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  26. Rod Preece (ed.) (2002). Awe for the Tiger, Love for the Lamb: A Chronicle of Sensibility to Animals. Ubc Press.score: 393.6
    From the myths of the ancient world to the Middle Ages to Darwin and beyond, Preece captures the most telling and fascinating accounts of humankind's ...
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  27. Emanuel Agius & Salvino Busuttil (eds.) (1994). What Future for Future Generations?: A Programme of Unesco and the International Environment Institute. Foundation for International Studies, University of Malta.score: 393.6
     
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  28. Péter Cserne & Miklós Könczöl (eds.) (2011). Legal and Political Theory in the Post-National Age: Selected Papers Presented at the Second Central and Eastern European Forum for Legal, Political and Social Theorists (Budapest, 21-22 May 2010. [REVIEW] Peter Lang.score: 393.6
     
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  29. Aleksandar Jokić (2005). Gde Se Krije Greška?: Filozofska Analiza Na Svom Poslu. Stylos.score: 393.6
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  30. James J. Lynch (1998). Corporate Compassion: Succeeding with Care. Cassell.score: 393.6
     
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  31. Michael Robert Marrus (2006). Offical Apologies and the Quest for Historical Justice. Munk Centre for International Studies.score: 393.6
     
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  32. Christen M. Wemmer & Catherine A. Christen (eds.) (2008). Elephants and Ethics: Toward a Morality of Coexistence. Johns Hopkins University Press.score: 381.6
    The entwined history of humans and elephants is fascinating but often sad. People have used elephants as beasts of burden and war machines, slaughtered them for their ivory, exterminated them as threats to people and ecosystems, turned them into objects of entertainment at circuses, employed them as both curiosities and conservation ambassadors in zoos, and deified and honored them in religious rites. How have such actions affected these pachyderms? What ethical and moral imperatives should humans follow to ensure (...)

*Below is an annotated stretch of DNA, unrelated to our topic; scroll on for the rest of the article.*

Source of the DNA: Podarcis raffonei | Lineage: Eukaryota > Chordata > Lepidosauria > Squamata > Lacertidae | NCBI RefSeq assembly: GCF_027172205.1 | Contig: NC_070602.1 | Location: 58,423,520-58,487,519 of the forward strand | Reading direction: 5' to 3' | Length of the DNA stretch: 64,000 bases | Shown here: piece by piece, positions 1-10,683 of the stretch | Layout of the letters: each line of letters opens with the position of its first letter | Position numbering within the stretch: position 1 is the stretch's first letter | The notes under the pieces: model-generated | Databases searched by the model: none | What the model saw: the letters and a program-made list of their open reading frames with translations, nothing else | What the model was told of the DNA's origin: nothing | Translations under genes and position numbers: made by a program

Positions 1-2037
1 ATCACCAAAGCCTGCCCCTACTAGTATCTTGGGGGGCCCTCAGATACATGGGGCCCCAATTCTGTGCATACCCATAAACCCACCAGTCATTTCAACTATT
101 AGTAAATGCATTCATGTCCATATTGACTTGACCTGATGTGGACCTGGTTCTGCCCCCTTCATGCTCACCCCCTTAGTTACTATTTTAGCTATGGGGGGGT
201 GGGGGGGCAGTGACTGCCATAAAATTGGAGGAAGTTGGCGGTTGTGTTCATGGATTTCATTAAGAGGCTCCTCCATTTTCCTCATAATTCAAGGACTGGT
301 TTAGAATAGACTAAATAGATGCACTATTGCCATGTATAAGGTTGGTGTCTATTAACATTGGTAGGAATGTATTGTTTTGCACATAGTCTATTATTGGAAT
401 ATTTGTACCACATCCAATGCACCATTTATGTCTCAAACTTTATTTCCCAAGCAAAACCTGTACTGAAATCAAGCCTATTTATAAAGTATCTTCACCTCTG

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  33. Jesús Conill Sancho, Christoph Luetge & Tatjana Schó̈nwälder-Kuntze (eds.) (2008). Corporate Citizenship, Contractarianism and Ethical Theory: On Philosophical Foundations of Business Ethics. Ashgate Pub. Company.score: 369.6
    This study provides a representation of the broad spectrum of theoretical work on topics related to business ethics, with a particular focus on corporate citizenship. It considers relations of business and society alongside social responsibility and moves on to examine the historical and systemic foundations of business ethics, focusing on the concepts of social and ethical responsibilities. The contributors explore established theories and concepts and their impact on moral behaviour. Together, the contributions offer varied philosophical theories in (...)
     
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  34. Virginia Held (1993). Feminist Morality: Transforming Culture, Society, and Politics. University of Chicago Press.score: 349.6
    How is feminism changing the way women and men think, feel, and act? Virginia Held explores how feminist theory is changing contemporary views of moral choice. She proposes a comprehensive philosophy of feminist ethics, arguing persuasively for reconceptualizations of the self of relations between the self and others and of images of birth and death, nurturing and violence. Held shows how social, political, and cultural institutions have traditionally been founded upon masculine ideals of morality. She then identifies a (...)
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  35. Steven Lee (2012). Ethics and War: An Introduction. Cambridge University Press.score: 345.6
    What are the ethical principles underpinning the idea of a just war and how should they be adapted to changing social and military circumstances? In this book, Steven P. Lee presents the basic principles of just war theory, showing how they evolved historically and how they are applied today in global relations. He examines the role of state sovereignty and individual human rights in the moral foundations of just war theory and discusses a wide range of topics (...)
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  36. Stephen Thomas Newmyer (2006). Animals, Rights, and Reason in Plutarch and Modern Ethics. Routledge.score: 345.6